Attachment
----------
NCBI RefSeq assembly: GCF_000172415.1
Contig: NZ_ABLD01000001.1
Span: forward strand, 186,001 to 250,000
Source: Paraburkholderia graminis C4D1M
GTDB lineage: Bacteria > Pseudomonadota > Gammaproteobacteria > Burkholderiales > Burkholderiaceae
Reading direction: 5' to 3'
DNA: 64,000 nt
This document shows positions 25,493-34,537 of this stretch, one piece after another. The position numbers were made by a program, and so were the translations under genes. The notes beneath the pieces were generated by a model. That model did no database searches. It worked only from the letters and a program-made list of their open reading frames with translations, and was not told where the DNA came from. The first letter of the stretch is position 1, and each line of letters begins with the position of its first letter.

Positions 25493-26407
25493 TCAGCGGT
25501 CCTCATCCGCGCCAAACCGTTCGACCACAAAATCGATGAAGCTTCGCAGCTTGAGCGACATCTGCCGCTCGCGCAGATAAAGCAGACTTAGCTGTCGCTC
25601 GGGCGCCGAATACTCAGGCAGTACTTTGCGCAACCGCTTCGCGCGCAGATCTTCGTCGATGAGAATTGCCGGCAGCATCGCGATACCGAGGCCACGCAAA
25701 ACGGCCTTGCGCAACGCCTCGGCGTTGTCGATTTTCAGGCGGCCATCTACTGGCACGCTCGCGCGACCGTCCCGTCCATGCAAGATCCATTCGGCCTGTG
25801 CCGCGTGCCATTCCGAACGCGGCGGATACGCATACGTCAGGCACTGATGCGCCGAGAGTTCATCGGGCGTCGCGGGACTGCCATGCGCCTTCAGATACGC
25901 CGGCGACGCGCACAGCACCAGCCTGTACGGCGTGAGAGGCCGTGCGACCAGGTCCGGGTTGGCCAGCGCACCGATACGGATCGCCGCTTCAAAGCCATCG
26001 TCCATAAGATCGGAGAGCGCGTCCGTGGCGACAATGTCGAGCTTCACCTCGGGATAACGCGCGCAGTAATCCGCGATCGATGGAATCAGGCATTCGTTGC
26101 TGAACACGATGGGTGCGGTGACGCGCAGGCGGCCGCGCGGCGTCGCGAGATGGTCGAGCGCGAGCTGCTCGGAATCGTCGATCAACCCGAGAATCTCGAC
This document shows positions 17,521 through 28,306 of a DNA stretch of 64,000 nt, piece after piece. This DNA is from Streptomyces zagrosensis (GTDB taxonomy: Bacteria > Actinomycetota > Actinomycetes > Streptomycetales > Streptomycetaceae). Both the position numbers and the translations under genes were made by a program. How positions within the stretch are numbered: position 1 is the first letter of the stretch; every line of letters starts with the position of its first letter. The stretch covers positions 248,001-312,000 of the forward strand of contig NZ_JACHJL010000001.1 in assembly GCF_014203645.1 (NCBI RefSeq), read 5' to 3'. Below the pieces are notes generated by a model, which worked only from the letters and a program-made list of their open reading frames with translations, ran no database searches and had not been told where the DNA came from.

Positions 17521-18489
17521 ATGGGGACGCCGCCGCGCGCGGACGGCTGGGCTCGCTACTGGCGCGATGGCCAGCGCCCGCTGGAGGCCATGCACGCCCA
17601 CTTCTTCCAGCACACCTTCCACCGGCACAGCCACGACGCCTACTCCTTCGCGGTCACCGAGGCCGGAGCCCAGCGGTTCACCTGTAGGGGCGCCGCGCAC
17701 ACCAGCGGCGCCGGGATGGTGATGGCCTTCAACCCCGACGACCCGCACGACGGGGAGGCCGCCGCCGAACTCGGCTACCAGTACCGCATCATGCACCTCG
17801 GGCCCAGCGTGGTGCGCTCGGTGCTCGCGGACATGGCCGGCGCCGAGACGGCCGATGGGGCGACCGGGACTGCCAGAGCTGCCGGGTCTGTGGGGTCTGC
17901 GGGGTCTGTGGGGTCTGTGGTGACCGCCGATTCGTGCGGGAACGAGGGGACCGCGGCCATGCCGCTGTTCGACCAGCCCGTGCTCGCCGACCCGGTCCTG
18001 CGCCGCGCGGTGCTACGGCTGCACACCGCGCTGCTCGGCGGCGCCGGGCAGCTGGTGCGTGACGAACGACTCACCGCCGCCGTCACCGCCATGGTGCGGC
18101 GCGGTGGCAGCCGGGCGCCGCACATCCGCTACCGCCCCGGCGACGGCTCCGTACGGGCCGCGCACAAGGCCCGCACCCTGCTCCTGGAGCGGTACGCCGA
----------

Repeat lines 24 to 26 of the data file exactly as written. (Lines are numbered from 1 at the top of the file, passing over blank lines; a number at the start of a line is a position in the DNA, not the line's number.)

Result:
17901 GGGGTCTGTGGGGTCTGTGGTGACCGCCGATTCGTGCGGGAACGAGGGGACCGCGGCCATGCCGCTGTTCGACCAGCCCGTGCTCGCCGACCCGGTCCTG
18001 CGCCGCGCGGTGCTACGGCTGCACACCGCGCTGCTCGGCGGCGCCGGGCAGCTGGTGCGTGACGAACGACTCACCGCCGCCGTCACCGCCATGGTGCGGC
18101 GCGGTGGCAGCCGGGCGCCGCACATCCGCTACCGCCCCGGCGACGGCTCCGTACGGGCCGCGCACAAGGCCCGCACCCTGCTCCTGGAGCGGTACGCCGA